October 12, 2013
Borton's Blog: Fistfuls of nothing
All losses hurt. They're supposed to inflict pain, tear at the fabric of competitiveness cultivated to the highest level in every NCAA athlete. They rankle and burn. The Wolverines missed a first-half chance to mentally crush a crew that limped back from Indiana as 20-point losers only a week earlier. The Nittany Lions featured more ledge jumpers among their fan base than Wall Street, circa 1929.
But this one? What do you do with a victory so close, so within reach, and yet so unable to be grasped it's like trying to catch smoke? Over and over and over again, Michigan reached for a 6-0 record, a road victory over Penn State, and one more week of survival.
This one drifted up and out into the night, with a hint of a laugh. This one will hurt more than the arthritic fingers the Wolverines will point in one day recounting to their grandchildren this quadruple overtime stunner.
That is, if they're inclined to bring it up at all.
"The biggest thing you take from it was we had all kinds of opportunities," head coach Brady Hoke lamented. "Every position. As coaches, we had opportunities. We are all in this together. We have to make sure we are taking advantage and executing and making those opportunities count."
On a night when a mediocre Penn State team lay against the ropes awaiting a knockout punch, Michigan swung and missed, and missed again. Sometimes, the Wolverines didn't swing at all.
Missed opportunities? They came in all shapes and sizes, like a box full of chocolates containing leftover insects from old "Fear Factor" episodes.
The roll call of chance turned to dust seems as endless as the longest game in Michigan football history itself
The players couldn't have been too imbued with swagger, after getting slapped around like one of Bob Knight's former charges by a program without a win (ever) against Penn State. A little early execution by the Wolverines could have turned Happy Valley's whiteout into a black eye and quiet resignation.
Instead, three first-half turnovers fueled Penn State hopes, just as the giveaway gushers did against Akron and UConn. Only this time, for all its issues, the opponent wasn't Akron and UConn.
Despite its agonizing 21-10 halftime deficit, the Wolverines looked like they might lay a Hoosier-like hammering on the home team in the second half. Big defensive plays, quick scores and a reeling feeling of "Here we go again" (at least among the no-longer rollicking crowd of 107,884) set the Wolverines up for a put-away.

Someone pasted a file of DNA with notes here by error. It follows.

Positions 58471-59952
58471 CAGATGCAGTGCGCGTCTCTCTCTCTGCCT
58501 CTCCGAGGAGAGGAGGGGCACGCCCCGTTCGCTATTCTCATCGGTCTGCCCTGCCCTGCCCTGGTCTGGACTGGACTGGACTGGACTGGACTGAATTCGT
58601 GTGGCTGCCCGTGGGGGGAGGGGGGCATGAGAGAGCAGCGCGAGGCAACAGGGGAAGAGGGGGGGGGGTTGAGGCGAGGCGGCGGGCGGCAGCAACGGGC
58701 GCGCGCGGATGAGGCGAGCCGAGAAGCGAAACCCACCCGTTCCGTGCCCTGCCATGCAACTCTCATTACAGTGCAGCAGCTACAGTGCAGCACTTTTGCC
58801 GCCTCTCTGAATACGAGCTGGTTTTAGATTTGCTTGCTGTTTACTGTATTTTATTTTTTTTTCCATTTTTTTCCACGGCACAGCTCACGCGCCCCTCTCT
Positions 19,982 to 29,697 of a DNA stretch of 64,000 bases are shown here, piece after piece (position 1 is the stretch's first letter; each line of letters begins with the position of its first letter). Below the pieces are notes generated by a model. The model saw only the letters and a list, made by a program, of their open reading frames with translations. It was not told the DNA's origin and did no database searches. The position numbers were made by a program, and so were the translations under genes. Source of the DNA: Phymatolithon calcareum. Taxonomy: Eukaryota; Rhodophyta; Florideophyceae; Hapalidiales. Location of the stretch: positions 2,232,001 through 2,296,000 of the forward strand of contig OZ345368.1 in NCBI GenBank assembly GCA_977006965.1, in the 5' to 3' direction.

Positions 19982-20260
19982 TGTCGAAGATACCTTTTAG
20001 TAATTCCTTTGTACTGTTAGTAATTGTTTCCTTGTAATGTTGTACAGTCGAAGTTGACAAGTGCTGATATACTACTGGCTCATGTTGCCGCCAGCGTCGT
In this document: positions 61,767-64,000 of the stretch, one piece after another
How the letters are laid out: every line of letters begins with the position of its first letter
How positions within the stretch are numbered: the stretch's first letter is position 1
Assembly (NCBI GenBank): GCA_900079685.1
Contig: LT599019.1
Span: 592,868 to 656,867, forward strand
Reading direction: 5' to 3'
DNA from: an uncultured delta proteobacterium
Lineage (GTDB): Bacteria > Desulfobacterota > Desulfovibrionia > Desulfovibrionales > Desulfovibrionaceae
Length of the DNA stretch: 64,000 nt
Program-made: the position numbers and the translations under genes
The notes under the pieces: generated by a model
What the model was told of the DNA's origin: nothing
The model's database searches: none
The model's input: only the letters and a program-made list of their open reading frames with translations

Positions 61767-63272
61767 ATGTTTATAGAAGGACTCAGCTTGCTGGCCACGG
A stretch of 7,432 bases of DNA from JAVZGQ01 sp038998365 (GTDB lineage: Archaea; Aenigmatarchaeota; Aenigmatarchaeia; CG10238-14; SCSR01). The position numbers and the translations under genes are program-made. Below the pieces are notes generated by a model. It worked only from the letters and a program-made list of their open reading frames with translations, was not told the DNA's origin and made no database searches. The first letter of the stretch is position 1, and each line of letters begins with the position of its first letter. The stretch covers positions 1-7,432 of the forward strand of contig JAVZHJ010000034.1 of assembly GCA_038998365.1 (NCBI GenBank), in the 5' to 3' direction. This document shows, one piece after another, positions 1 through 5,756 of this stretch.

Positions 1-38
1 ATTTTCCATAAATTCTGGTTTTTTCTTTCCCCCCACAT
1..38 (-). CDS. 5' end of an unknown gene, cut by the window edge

Hoke's crew roared all the way back to a 34-24 lead, making the "We Are Penn State" chants sound like a sorrowful reminder for the present, rather than an ever-prideful boast. But the final moments made the last act of Hamlet look like comedy club material in Michigan eyes.
It began innocently enough, an apparent phantom pass interference penalty turning what should have been a three-and-out into an extended drive, and ultimately a field goal. But the Wolverines were racing through the Penn State defense, and certainly could choke off the final 6:35.
Until they couldn't. They drove down the field chewing up clock, but didn't aggressively move the chains when they needed to most. Then they took a jaw-dropping delay-of-game penalty, taking them out of thoughts of a field goal.
No matter, because Penn State wasn't going anywhere
until it did. Rookie quarterback Christian Hackenberg unleashed one bomb out of U-M hands and into his receiver's. He hung another tantalizingly centimeters above a leaping defensive back's outstretched digits, and into friendly fingers.
Then he scored himself - completing 80 yards in 50 seconds. Somewhere, Kordell Stewart grinned wickedly.
"You've got to make plays," Hoke insisted. "We've got to execute. Would we like to rush the passer better? Yes. At times we did, times we didn't."
The overtimes could be what-iffed until the cows come home (swimming, from India to the Jersey shore, and finishing on hoof to State College). Four tries from the 25 produced nary a touchdown, and more field goal misses by fifth-year senior placekicker Brendan Gibbons than he'd accumulated in the first five games combined.
Misery upon misery, missed chance upon missed chance, and the realization, all too late, that enough is not ever enough.
"Coach Hoke always reminds us: 'We need more points, we need more points,'" quarterback Devin Gardner acknowledged. "Today was an example of why we do."
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